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HPV prevalence in Colombian women with cervical cancer: implications for vaccination in a developing country.

Murillo R, Molano M, Martínez G, Mejía JC, Gamboa O - Infect Dis Obstet Gynecol (2009)

Bottom Line: HPV-16/18 prevalence was 63.1%; HPV-18 had lower occurrence in the high-risk population (13.8% versus 9.6%) allowing for the participation of less common HPV types; HPV-45 was present mainly in women under 50 and age-specific HPV type prevalence revealed significant differences.Multiple high-risk infections appeared in 16.6% of cases and represent a chance of replacement.Both factors highlight the role of HPVs other than 16/18, which should be considered in cost-effectiveness analyses for potential vaccine impact.

View Article: PubMed Central - PubMed

Affiliation: Subdirección Investigaciones, Instituto Nacional de Cancerología de Colombia, Bogota, Colombia. raulhmurillo@yahoo.com

ABSTRACT
Human Papillomavirus (HPV) vaccines have been considered potentially cost-effective for the reduction of cervical cancer burden in developing countries; their effectiveness in a public health setting continues to be researched. We conducted an HPV prevalence survey among Colombian women with invasive cancer. Paraffin-embedded biopsies were obtained from one high-risk and one low-middle-risk regions. GP5+/GP6+ L1 primers, RLB assays, and E7 type specific PCR were used for HPV-DNA detection. 217 cases were analyzed with 97.7% HPV detection rate. HPV-16/18 prevalence was 63.1%; HPV-18 had lower occurrence in the high-risk population (13.8% versus 9.6%) allowing for the participation of less common HPV types; HPV-45 was present mainly in women under 50 and age-specific HPV type prevalence revealed significant differences. Multiple high-risk infections appeared in 16.6% of cases and represent a chance of replacement. Age-specific HPV prevalence and multiple high-risk infections might influence vaccine impact. Both factors highlight the role of HPVs other than 16/18, which should be considered in cost-effectiveness analyses for potential vaccine impact.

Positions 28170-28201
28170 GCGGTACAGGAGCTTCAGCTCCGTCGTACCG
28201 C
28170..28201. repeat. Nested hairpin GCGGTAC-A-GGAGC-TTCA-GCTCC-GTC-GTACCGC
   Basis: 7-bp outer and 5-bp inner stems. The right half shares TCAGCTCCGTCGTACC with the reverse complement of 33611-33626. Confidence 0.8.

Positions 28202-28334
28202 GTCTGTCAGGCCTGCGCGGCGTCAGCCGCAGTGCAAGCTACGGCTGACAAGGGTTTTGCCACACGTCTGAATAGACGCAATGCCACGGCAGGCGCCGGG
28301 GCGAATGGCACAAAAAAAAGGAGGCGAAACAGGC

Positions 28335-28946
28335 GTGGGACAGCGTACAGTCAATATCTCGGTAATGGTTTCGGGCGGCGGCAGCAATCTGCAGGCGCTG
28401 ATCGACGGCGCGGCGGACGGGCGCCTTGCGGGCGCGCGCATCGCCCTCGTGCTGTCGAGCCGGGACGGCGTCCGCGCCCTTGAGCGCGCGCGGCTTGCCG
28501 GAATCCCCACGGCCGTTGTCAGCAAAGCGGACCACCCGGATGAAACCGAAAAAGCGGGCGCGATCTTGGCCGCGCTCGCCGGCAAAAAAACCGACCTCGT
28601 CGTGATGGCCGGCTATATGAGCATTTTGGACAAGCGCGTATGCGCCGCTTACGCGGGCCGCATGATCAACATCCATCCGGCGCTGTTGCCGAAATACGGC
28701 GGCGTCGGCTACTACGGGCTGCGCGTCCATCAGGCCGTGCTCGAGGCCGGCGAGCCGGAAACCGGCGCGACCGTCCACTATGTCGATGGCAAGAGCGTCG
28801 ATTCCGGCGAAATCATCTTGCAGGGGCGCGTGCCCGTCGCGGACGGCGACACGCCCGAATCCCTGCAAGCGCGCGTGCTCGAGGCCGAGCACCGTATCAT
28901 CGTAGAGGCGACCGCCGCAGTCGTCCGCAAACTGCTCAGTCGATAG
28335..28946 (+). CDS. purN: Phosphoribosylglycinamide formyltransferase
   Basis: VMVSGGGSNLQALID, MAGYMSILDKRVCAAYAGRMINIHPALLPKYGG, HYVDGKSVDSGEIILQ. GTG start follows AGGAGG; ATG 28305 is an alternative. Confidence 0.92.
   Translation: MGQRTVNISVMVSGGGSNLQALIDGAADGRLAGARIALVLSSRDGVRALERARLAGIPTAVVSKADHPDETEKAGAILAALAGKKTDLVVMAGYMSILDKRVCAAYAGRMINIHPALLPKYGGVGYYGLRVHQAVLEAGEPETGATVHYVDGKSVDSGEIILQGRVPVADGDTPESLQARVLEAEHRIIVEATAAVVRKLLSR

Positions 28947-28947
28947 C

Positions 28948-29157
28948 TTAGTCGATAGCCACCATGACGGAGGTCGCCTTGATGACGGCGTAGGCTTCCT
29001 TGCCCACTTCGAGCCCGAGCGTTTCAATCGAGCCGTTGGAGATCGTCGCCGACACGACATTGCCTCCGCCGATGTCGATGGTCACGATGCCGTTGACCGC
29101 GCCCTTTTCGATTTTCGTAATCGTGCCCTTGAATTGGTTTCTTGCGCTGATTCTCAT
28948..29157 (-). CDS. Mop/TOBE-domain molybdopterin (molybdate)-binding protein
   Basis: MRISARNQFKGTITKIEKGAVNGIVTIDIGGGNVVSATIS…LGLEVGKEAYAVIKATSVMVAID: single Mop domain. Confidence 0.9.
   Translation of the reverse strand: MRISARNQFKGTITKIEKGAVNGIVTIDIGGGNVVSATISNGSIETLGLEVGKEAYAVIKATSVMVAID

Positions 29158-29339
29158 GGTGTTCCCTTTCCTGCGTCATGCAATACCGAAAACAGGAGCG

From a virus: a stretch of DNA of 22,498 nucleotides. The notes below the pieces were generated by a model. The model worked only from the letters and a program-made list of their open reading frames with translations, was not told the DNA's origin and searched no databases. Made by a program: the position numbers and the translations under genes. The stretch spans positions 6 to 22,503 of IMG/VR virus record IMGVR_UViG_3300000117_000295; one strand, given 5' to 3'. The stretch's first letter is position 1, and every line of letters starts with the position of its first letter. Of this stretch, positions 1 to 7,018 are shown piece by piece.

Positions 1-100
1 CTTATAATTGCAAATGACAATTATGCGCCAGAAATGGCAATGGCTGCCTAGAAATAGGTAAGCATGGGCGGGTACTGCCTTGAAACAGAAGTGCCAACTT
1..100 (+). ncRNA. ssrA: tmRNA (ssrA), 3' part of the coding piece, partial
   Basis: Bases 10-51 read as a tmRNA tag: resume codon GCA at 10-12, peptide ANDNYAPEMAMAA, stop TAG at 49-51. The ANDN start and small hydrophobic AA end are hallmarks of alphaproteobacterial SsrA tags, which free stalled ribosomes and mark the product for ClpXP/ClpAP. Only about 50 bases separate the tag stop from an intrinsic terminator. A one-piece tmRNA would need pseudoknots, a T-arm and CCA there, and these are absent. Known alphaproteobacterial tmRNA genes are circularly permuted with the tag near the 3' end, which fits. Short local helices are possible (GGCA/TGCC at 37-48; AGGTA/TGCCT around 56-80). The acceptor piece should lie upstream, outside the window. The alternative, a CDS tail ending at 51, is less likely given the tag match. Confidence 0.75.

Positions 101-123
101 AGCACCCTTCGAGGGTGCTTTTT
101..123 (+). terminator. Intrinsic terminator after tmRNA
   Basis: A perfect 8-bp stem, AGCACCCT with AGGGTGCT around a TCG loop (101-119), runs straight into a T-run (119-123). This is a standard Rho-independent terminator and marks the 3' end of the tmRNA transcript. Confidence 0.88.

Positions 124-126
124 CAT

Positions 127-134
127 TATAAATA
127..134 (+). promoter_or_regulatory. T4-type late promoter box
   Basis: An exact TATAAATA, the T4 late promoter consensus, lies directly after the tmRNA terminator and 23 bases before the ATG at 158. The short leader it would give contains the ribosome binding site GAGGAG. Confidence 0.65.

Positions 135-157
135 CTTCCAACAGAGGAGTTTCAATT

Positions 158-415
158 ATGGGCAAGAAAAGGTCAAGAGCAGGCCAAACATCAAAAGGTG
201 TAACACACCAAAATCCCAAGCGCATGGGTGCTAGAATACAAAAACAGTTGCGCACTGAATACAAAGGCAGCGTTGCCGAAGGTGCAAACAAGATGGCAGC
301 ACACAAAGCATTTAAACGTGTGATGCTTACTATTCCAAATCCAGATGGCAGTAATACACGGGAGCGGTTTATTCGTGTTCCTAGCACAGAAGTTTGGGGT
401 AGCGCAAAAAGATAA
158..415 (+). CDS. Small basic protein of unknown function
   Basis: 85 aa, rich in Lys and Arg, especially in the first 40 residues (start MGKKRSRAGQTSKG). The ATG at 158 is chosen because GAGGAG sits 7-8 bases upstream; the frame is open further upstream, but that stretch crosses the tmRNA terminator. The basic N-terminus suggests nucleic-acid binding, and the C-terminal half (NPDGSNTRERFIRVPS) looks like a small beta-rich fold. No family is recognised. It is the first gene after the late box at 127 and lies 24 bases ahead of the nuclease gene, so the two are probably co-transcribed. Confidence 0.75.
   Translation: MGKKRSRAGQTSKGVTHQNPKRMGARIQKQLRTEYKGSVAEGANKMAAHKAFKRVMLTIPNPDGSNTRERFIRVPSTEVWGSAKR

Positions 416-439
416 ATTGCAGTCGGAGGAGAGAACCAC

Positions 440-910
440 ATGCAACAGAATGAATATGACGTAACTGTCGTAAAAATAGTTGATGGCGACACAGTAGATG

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Related in: MedlinePlus

Cervical cancer cases and related HPV infections. (a) Only HPV types counted as single infections are included. Every cervical cancer case is attributable to solely one HPV type. Cases with multiple HR-HPV infections were proportionally distributed as described in the methods section. (b) Only HR-HPV types are included. HR-LR HPV coinfections (30.6% of multiple infections) were assumed as single infections for the carcinogenic process. *LR-HPV type with single infections as described in Table 2. **HR-HPV types observed exclusively in multiple infections.
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fig1: Cervical cancer cases and related HPV infections. (a) Only HPV types counted as single infections are included. Every cervical cancer case is attributable to solely one HPV type. Cases with multiple HR-HPV infections were proportionally distributed as described in the methods section. (b) Only HR-HPV types are included. HR-LR HPV coinfections (30.6% of multiple infections) were assumed as single infections for the carcinogenic process. *LR-HPV type with single infections as described in Table 2. **HR-HPV types observed exclusively in multiple infections.

Mentions: Out of the total number of cases, 16.6% had multiple infections. Simultaneous occurrence of HPV types was present in 5% of HPV-16-associated cases, 47% of HPV-18, 14% of HPV-45, 23% of HPV-31, and 5% of HPV-58 (Figure 1). The majority of HPV-18 multiple infections were the combination with HPV-26 (Table 2). After assigning high-risk multiple infections in proportional fractions to each genotype according to the distribution of their single infections, 63.2% of cases were attributed to HPVs 16/18 (Figure 1).